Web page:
Interview on Sustainable Developments by Anna Fielding

WHAT ARE YOUR VIEWS ON 'SUSTAINABLE DEVELOPMENTS'? SHOULD BUILDINGS BE RENOVATED BUT REMAIN SUBSTANTIALLY THE SAME OR IS THE RECONCEPTION OF THE INTERIOR SPACE SOMETHING YOU DISAPPROVE OF?

SAVE holds that from a sustainable point of view, the retention and reuse of historic buildings is essential - it results in the retention of embodied energy, the retention of precious historic fabric, which tells the tale of our past and roots us in a sense of place, and is more likely to result in the use of local skills and materials, thereby putting the profits of development into local hands and thence the local economy consequently helping create places that are economically sustainable.


The "reconception" of interior space depends entirely on the building. Historic buildings that are Grade I and II* listed (the top 6%) should only be approached with the very lightest touch, seeking to restore rather than enhance or alter. Buildings that are listed at Grade II give more flexibility but should not suffer the indignity of having their interiors ripped out to provide a space that might only be relevant or useful for thirty years. Instead, architects should use their imagination to work with the existing fabric to produce solutions that reconfigure internal space through careful intervention. Removing the interior of a listed
building then poses the philosophical question of precisely what does that building represent and what is the point of preservation. With unlisted buildings there is of course greater scope for alteration, but the question of originality remains (and of course, estate agents use "period features" as a major selling point)

IF SUCH DEVELOPMENTS WERE CONSIDERED A VIABLE SOLUTION TO THE CURRENT PROBLEMS IN PATHFINDER AREAS AND SO NEGATE THE NEED FOR WIDESPREAD DEMOLITION WOULD YOU BE BEHIND IT OR OPPOSE IT?

The Pathfinder areas demand a wide range of solutions over and above demolition, which is presently the predominant approach - a hangover from the 1960s and 70s - coincidentally many of the characters now involved in Pathfinder cut their teeth in housing departments in this period. Such developments could be considered as one tool in the box, and a helpful one at that, provided there is the market for such developments and that they do not alienate local people and the existing communities. Quite often in the Pathfinder areas, the key public interest in the areas is the exterior of the buildings and the familiar appearance of the streets and street patterns.

HOW BIG A FACTOR IS ENVIRONMENTAL SUSTAINABILITY IN YOUR OPPOSITION TO THE PATHFINDER PROPOSALS?

Conservation of historic buildings and environmental sustainability go hand in hand. In SAVE's first report on 1975 we wrote "Buildings - and not just historic ones - represent energy, labour and materials, which either cannot be replaced or can only be replaced at enormous cost. The fight to save particular buildings is not the fancy use of some impractical antiquarian.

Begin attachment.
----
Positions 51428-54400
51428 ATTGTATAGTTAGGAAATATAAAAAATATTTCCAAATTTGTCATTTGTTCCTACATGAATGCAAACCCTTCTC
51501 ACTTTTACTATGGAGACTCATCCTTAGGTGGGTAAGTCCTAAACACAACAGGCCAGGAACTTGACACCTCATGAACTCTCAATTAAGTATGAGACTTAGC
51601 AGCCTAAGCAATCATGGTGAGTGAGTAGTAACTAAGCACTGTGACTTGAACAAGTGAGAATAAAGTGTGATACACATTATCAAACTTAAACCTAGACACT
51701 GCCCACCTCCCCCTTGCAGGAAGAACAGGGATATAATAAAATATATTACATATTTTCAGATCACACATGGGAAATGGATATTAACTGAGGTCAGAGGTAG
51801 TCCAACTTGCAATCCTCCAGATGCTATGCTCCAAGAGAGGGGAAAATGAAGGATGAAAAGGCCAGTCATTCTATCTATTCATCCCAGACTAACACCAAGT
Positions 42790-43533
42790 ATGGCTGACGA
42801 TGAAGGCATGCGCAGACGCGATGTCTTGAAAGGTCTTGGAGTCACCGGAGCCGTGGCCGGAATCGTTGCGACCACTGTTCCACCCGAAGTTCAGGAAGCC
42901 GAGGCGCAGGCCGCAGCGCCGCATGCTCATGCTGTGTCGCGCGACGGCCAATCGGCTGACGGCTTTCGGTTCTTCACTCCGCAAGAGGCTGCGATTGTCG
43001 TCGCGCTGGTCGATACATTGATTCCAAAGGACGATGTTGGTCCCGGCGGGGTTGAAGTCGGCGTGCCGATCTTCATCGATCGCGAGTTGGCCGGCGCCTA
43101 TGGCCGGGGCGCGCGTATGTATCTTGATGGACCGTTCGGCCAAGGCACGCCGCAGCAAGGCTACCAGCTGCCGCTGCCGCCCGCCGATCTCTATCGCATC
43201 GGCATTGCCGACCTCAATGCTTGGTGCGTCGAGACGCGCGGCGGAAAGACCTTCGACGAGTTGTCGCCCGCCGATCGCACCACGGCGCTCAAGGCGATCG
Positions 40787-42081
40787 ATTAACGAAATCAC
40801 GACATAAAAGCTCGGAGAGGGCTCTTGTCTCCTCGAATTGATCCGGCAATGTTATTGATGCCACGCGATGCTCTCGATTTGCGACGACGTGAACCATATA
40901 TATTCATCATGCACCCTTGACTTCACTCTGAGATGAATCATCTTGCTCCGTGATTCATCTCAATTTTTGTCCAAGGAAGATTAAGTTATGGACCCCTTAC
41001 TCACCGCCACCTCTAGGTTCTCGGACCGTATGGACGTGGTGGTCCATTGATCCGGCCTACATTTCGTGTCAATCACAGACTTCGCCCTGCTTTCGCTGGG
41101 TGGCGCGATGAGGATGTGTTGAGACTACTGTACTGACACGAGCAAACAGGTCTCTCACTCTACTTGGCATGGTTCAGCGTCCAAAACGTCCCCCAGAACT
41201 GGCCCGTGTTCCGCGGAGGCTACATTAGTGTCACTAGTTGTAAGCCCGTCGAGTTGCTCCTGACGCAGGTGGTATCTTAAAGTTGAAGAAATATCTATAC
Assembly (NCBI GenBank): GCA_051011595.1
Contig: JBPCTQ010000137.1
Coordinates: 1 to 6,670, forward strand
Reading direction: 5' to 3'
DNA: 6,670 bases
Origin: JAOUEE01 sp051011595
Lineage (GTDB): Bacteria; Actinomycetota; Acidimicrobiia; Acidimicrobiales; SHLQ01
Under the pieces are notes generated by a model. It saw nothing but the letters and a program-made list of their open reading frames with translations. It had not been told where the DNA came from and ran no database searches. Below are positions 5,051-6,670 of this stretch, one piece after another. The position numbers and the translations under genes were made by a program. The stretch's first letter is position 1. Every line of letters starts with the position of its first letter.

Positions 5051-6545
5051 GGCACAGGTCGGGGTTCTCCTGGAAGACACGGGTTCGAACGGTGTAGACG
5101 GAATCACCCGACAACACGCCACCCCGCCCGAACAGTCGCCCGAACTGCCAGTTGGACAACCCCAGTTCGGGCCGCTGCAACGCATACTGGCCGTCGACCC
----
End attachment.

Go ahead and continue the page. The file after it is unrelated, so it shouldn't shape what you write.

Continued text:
It is part of a battle for the sane use of all our resources". This remains as true now as it was then: the massive waste of embodied energy involved in demolition, and the use of CO2 intensive materials in new build: for example modern cement production requires much higher temperatures than historic cements. Once the argument for retention is won, key is show how these buildings can be retrofitted to ensure that they are environmentally efficient in their operation: shared walls within the terraces ensure a degree of efficiency, but much more can be done

DO YOU WISH, ON THE WHOLE, THAT THIS OPTION HAD BEEN GIVEN MORE CONSIDERATION AND HAD MORE OF A ROLE TO PLAY IN THE PATHFINDER SCHEMES?

Originally Pathfinder was intended as a holistic rehabilitation programme but somewhere along the line, a civil servant inserted the words "mass demolition", with dreadful consequences for communities and their heritage. The Pathfinders have proven to be doggedly determined in the face of stiff resistance from local and national organisations, in spite of positive suggestions on alternative strategies for dealing with the problems having been put forward. Pathfinder is looking for big solutions for big problems, whereas the problems need to be micromanaged with a range of careful interventions, from proper policing to build confidence in areas, proper servicing of the areas to help change perceptions of the areas, and delicate management of the problems faced by the communities, discussing with them the best way forward, knitting back their areas into the urban fabric, rather than moving them out and putting the problems somewhere else. From the outset demolition should only ever have been a last resort - instead it became the first port of call, and only now are the Pathfinders starting to consider alternative options.

P.S. we also have lots of images of the areas including aerial shots

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thinking man said...
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